Wargaming the Electoral College

Here they are, the final battlegrounds as determined by a combination of poll-watching, and tracking the candidates and their surrogates.

No surprises here for longtime VodkaPundit readers — but not a whole lot of information, either. So let’s dig a little deeper and see how the remaining battlegrounds stack up on the Momentum Chart.

Remember, states Obama won in 2008 are in blue text, and states McCain won are in red.


Oops. No red. MO was the last holdout (IN and NC were the first to go) and it’s dropped off since last week. In fact, it’s looking increasingly likely that Todd Akin will end up beating Claire McCaskill. He’s still the underdog, but MO is going Big Red. Of course, if he wins, then the GOP will spend the next six years flinching every time he starts to speak — but that’s the price you pay for craptaculent candidates.

Anyway. The battlegrounds are now exclusively in Obama ’08 states. That’s Mittmentum.

I’m still pretty sure Romney will take ME-02, giving him one of ME’s four EC votes, for a safe total of 207. He has another 55 in leaners, giving him a decent grasp on 262. But that’s eight shy of 270 — Romney needs at least OH or WI out of the Tie column to win.

Obama has more safe votes with 216, but his leaners are far weaker at just 26, for a smaller cushion of 242. He needs OH and WI to go blue.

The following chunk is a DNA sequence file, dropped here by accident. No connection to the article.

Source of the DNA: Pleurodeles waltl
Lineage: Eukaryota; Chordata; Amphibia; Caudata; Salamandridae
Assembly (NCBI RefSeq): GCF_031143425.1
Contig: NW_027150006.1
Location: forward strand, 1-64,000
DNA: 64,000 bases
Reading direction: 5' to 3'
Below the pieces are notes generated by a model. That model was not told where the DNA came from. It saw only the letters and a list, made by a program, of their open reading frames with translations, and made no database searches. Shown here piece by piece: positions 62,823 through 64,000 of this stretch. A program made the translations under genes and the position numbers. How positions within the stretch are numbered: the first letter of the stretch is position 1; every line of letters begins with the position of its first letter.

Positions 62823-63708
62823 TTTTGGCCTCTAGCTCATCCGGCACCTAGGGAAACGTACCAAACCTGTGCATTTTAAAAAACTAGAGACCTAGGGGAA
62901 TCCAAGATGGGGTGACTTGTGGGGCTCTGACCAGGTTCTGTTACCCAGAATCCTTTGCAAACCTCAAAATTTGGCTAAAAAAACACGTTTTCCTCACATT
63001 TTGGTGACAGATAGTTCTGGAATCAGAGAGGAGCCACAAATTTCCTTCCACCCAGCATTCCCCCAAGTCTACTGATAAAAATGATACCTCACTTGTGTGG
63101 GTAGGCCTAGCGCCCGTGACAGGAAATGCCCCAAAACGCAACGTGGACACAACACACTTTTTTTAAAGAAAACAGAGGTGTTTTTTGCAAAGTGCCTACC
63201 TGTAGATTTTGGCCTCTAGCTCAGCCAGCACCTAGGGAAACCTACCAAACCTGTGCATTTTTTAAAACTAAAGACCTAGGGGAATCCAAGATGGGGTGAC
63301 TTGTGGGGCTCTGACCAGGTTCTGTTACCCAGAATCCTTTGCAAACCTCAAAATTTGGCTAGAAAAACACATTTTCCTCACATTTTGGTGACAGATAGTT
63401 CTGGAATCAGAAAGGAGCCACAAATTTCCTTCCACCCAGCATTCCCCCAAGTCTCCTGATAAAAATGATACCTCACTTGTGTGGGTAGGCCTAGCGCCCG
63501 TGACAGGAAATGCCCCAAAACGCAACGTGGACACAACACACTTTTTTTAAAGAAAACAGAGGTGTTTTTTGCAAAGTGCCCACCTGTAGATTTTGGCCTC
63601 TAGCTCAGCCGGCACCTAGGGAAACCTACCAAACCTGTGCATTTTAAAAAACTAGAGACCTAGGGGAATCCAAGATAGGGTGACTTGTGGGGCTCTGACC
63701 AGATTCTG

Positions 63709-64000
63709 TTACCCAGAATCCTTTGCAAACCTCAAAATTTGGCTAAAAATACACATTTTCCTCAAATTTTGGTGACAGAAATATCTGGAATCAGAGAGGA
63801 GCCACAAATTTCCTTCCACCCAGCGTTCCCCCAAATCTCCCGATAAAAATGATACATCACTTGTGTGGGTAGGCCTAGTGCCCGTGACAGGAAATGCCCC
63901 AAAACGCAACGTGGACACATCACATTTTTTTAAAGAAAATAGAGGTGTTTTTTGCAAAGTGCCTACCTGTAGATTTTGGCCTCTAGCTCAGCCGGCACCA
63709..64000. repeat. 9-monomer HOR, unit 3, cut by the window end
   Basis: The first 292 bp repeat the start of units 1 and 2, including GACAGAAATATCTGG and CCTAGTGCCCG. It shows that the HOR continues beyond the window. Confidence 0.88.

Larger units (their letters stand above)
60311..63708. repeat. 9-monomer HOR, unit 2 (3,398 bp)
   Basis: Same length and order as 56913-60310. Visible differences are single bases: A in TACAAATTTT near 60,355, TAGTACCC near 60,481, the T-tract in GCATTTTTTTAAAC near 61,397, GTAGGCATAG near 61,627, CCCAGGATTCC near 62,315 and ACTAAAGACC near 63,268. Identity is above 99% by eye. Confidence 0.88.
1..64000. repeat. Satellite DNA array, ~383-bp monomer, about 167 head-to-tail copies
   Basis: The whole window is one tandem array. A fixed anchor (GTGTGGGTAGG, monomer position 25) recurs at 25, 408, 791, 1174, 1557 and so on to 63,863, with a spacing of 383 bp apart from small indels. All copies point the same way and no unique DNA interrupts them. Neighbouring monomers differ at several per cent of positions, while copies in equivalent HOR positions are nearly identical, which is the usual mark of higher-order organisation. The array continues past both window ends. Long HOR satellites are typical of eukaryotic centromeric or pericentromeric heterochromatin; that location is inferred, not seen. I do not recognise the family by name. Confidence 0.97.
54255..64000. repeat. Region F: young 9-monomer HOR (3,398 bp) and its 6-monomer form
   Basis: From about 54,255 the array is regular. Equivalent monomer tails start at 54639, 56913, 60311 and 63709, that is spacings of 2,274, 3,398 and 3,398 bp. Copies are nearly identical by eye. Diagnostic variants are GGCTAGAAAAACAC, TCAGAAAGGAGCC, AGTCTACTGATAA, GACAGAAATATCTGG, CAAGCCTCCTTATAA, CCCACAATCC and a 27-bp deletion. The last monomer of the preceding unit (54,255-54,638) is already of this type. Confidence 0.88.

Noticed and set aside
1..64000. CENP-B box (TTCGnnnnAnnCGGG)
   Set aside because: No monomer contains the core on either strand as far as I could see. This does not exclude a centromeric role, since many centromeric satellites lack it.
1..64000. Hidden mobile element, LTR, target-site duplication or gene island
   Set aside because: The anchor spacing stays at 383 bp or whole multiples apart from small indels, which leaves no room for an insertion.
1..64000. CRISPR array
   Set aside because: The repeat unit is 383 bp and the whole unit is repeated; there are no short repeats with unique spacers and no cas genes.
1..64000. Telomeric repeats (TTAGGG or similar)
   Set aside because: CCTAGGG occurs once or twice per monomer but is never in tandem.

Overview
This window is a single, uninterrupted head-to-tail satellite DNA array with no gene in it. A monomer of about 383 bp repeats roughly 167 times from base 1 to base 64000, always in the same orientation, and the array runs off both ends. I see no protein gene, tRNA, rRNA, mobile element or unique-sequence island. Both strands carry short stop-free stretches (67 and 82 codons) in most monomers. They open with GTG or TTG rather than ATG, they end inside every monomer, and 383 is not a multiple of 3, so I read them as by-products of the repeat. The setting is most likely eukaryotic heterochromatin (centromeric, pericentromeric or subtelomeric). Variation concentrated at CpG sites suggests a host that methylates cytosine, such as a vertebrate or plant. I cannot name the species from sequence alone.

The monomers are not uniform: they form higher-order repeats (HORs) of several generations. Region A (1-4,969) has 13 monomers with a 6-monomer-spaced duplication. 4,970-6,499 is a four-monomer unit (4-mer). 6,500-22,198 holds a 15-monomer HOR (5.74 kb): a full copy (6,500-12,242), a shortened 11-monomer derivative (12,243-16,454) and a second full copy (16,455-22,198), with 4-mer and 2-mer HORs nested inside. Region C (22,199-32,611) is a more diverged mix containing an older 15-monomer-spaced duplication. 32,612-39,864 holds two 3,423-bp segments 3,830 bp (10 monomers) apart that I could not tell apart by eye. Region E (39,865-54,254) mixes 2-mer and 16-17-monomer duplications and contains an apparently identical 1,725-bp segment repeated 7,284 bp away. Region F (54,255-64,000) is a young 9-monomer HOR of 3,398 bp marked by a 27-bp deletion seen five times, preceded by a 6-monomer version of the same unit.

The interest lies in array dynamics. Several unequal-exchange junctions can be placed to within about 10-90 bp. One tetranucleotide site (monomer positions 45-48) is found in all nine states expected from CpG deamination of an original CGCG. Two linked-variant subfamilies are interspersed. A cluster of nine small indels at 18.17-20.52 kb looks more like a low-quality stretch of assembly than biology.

Let’s see if we can get a better measure of Mittmentum by setting the Wayback Machine for October 3, 2008.

Here’s how I pegged things four years ago.

As I wrote then, “As things stand now, Obama cruises to victory by winning any tossup state other than NV. McCain must win every tossup state other than NV.” Of course, Obama went on to sweep every single one of the battleground states, then tacked on IN for good measure.


Let’s see how those battlegrounds looked on the Momentum Chart, with Bush 2004 states in red and Kerry states in blue.

Just four years ago, every battleground was a red state, several of which Bush had won by comfortable margins in ’04 — and not one of them by my measure was a McCain leaner. Obama pushed deep into the red zone. But he couldn’t hold them.

Today, five of those six battlegrounds are battlegrounds again today, plus IA, NH, PA, and WI — with NC pretty comfortably red.

What do the numbers look like?

If we retroactively count IN ’08 as a battleground, then Romney has already taken two blue states and 26 EC votes. He’s put 119 more Obama votes in play. Obama has put no red states in play. Not one. On our October, 2008 map, Obama had put “just” 100 red votes into play.

Now, Obama ’08 had a much larger cushion — he was sitting on an insurmountable lead of 264 EC votes going into Election Day. Romney doesn’t have that luxury with just 207. But what Romney has done is to dig just as deeply into Obama’s 2008 totals as Obama dug into Bush’s 2004 numbers.

In the event that Romney sweeps through the battlegrounds, he wins 322 to 216. If he goes on to equal Obama’s feat of dragging along an unlikely blue state (say, MN), that drives his total up to 332 and Obama down to a bargain-basement 206.


With this kind of a sweep, there’s even an outside chance of CT, MI, or OR coming along for a ride on the Red Express.

Likely? Hahahahahahahaha, no. But the Momentum Charts show that it is possible. They also show that Obama has, in just four years, pissed away every single gain he and his party had made in the wake of the Great Recession and the Republican meltdown. We’re fighting on his turf now.

Even if Obama wins next week, his legacy is one of great potential that was instantly squandered.

Update: I’m also on PJTV’s Trifecta, discussing, Electoral College Predictions: What Will the Final Numbers Be?



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